Thank you, Toomas and our media representatives.
First of all, I would like to welcome the Council Conclusions on Climate Finance.
As you know, the EU has pledged to lead the way in implementation the Paris Climate agreement and transition to a low-carbon economy.
But to succeed we need more capital for green and sustainable projects.
For example, to limit the increase in temperature to well below two degrees Celsius, we need an estimated €180 billion in additional yearly investment for the next couple of decades.
We share the view of Ministers that public climate finance will continue to play a significant role. However, this is not enough. We need a broader range of contributions. To achieve our goals, we need to increase the flow of the private capital in green and sustainable investment.
The private sector can become a key source of climate finance. Many firms are already working on this.
But in order to facilitate a systemic change, we need to change the investment culture altogether.
So early next year, the Commission will present a comprehensive strategy for sustainable and green finance in the EU.
We will look at, for example, EU-wide green labels and classification for green assets. It will also suggest integrating sustainability into the investment chain and credit ratings. We will also look into so-called 'green supporting factor'.
The members of our High Level Expert Group on Sustainable Finance are examining these and other avenues.
We will have the first exchange of views in the run up to their final report at the Paris Climate Summit on 12 December.
The Commission also presented our last week's proposal for the biggest reform of EU VAT rules in a quarter of a century moving towards a definitive VAT regime.
Around €50 billion - or €100 for each EU citizen – is estimated to be lost due to cross-border VAT fraud. Our reform would cut this fraud by 80%.
The Commission also updated ministers on the taxation of the digital economy. Following our Communication last month, EU leaders discussed this issue at the Tallinn Digital Summit where there was widespread agreement that the digital revolution requires a new approach on corporate taxation for the digitalised economy.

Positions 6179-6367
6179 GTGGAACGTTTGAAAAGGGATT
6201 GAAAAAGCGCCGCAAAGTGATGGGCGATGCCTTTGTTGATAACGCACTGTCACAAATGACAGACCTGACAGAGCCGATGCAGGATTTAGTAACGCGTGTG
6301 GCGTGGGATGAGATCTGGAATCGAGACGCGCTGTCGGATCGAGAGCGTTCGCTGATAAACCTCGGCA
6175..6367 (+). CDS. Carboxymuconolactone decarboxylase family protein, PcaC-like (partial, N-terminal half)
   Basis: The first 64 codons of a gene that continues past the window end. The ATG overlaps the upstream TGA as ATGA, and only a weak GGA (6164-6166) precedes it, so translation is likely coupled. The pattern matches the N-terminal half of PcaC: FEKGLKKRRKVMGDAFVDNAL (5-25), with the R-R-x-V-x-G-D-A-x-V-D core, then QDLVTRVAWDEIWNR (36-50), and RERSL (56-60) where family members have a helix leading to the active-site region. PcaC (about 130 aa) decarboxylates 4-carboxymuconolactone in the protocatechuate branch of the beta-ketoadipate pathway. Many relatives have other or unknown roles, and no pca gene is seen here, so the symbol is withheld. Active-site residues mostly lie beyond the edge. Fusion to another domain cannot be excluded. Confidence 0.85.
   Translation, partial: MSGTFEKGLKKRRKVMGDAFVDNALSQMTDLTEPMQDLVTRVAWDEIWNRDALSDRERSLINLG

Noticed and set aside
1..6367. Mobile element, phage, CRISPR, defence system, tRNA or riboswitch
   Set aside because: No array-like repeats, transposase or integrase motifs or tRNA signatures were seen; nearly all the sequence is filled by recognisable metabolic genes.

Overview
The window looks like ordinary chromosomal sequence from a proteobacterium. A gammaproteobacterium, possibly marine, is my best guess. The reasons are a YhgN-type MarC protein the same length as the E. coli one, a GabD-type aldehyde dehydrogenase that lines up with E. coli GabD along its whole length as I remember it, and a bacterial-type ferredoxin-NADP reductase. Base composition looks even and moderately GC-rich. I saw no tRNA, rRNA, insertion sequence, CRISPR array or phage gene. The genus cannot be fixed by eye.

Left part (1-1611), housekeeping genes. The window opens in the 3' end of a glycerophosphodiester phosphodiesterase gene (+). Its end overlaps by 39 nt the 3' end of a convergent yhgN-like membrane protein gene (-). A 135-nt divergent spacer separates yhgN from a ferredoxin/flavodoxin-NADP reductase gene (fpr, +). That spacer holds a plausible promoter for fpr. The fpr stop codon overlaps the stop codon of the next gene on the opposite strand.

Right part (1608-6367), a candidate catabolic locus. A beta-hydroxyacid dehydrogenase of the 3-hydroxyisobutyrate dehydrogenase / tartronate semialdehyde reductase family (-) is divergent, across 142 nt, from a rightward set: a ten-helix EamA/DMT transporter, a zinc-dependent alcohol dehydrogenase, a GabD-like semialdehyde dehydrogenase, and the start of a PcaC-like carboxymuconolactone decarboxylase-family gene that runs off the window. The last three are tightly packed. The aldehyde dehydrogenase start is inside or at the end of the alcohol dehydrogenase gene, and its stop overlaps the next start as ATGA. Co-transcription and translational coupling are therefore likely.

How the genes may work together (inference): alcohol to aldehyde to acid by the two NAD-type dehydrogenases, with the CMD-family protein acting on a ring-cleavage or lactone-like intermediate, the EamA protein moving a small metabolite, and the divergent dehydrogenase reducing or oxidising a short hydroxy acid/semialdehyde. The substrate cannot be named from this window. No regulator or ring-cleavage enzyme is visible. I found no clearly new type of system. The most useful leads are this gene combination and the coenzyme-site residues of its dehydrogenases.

We also welcomed the formal green light from ministers today for new rules to ensure that businesses and citizens have access to a better system to resolve disputes related to the interpretation of treaties and to do so more swiftly and effectively. It will also cover issues related to double taxation which is a major obstacle for businesses, creating uncertainty, unnecessary costs and cash-flow problems. The new mechanism will apply for any disputes related to tax issues on income as of January next year.
Regarding the feedback on the 2017 European Semester, we are pleased to hear that this exercise has been improving in terms of political ownership, increased transparency and the quality of the information flow between the Commission and Member States. Ministers also consider that the Country Specific Recommendations (CSRs) focus on the right policy priorities and most urgent reforms.
From the Commission's side, we will strive to further improve the process.
However, we also agree that the real success of the European Semester can only be measured against actual implementation of the reforms. As you know, the degree of implementation of CSRs still varies across countries and policy areas.
So maintaining the reform momentum is fundamental for creating more growth and jobs in Europe.